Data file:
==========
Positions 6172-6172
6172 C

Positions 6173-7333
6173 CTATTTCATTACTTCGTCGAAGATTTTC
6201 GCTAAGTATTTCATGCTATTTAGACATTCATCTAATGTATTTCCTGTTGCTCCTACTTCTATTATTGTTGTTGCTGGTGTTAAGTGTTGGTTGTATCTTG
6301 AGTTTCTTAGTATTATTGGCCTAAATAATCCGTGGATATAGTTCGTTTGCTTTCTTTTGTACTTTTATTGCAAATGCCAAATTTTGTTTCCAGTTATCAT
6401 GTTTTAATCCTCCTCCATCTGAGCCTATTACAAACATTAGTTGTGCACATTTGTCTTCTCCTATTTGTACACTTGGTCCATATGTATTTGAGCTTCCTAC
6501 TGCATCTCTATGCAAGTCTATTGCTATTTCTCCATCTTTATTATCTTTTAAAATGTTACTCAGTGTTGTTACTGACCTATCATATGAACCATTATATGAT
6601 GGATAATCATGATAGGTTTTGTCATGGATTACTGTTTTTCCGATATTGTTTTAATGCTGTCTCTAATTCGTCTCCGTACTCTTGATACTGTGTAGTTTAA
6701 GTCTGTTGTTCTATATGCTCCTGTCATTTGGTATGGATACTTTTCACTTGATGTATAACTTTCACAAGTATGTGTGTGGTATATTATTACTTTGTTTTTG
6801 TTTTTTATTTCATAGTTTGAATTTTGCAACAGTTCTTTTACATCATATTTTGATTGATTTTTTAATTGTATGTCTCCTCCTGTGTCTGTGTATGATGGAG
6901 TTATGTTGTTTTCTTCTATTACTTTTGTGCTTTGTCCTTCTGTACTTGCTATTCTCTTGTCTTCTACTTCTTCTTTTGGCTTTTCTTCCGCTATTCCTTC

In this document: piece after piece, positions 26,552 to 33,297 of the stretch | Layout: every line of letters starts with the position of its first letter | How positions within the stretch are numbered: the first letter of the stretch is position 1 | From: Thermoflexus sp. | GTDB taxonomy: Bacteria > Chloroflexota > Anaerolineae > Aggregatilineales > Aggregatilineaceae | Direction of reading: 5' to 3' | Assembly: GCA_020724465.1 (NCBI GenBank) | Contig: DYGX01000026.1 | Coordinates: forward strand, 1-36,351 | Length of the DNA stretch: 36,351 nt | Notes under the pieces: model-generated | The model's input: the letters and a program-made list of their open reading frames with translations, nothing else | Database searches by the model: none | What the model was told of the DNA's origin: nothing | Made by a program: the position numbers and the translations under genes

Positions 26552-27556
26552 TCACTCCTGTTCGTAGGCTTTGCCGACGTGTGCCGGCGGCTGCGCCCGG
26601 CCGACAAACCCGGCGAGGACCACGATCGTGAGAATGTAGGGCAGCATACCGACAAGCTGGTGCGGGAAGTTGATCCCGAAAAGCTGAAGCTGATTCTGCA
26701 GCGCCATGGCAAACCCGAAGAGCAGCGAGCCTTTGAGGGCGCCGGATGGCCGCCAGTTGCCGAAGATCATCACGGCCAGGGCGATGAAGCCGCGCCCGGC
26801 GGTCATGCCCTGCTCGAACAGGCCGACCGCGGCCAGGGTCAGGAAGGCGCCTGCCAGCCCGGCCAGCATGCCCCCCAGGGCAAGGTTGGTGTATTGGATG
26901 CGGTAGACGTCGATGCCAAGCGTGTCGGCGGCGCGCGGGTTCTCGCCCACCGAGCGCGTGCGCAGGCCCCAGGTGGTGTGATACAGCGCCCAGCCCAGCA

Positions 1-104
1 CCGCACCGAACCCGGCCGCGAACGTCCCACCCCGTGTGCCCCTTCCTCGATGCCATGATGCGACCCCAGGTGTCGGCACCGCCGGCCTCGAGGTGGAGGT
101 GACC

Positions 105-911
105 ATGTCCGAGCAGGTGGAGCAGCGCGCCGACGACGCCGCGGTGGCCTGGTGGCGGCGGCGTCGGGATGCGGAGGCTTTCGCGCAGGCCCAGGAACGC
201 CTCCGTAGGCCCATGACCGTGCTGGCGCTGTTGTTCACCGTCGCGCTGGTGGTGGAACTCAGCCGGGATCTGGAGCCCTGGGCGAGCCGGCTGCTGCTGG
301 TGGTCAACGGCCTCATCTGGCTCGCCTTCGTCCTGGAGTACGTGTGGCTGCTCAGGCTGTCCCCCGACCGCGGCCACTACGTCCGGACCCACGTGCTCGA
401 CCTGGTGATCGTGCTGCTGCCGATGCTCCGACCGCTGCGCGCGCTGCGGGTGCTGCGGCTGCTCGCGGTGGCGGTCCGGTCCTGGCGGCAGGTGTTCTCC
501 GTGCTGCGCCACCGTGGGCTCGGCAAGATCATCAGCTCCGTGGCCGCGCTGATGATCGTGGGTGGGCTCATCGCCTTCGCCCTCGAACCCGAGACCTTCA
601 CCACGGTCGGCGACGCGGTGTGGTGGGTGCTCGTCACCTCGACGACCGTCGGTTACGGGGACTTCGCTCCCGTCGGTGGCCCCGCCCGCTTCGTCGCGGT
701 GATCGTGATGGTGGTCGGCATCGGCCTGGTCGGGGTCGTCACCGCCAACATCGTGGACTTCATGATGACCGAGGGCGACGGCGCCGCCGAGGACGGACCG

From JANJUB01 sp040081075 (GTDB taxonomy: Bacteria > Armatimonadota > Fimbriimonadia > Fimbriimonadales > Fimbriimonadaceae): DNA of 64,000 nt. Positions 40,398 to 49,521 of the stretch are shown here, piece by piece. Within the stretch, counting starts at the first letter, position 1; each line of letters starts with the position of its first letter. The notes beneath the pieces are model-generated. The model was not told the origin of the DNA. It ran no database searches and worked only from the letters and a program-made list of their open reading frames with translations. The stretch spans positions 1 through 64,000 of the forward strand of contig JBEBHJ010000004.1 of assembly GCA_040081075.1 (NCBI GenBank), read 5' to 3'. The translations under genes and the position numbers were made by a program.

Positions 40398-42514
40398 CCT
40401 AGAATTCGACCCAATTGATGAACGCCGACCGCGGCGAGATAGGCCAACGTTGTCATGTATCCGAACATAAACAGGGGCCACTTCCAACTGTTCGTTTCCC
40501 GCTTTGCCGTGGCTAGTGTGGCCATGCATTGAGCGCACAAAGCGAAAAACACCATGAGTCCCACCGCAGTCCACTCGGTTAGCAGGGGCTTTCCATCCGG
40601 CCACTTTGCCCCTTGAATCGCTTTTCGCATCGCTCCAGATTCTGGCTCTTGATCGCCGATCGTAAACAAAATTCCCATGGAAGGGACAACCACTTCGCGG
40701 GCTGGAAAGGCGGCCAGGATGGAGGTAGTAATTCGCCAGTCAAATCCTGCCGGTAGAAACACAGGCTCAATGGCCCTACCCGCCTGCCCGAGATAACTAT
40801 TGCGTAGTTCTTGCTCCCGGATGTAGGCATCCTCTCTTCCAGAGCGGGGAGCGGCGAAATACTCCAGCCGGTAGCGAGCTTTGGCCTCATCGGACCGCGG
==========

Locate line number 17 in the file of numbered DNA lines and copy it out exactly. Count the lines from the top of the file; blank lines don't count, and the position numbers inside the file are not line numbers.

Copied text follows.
26701 GCGCCATGGCAAACCCGAAGAGCAGCGAGCCTTTGAGGGCGCCGGATGGCCGCCAGTTGCCGAAGATCATCACGGCCAGGGCGATGAAGCCGCGCCCGGC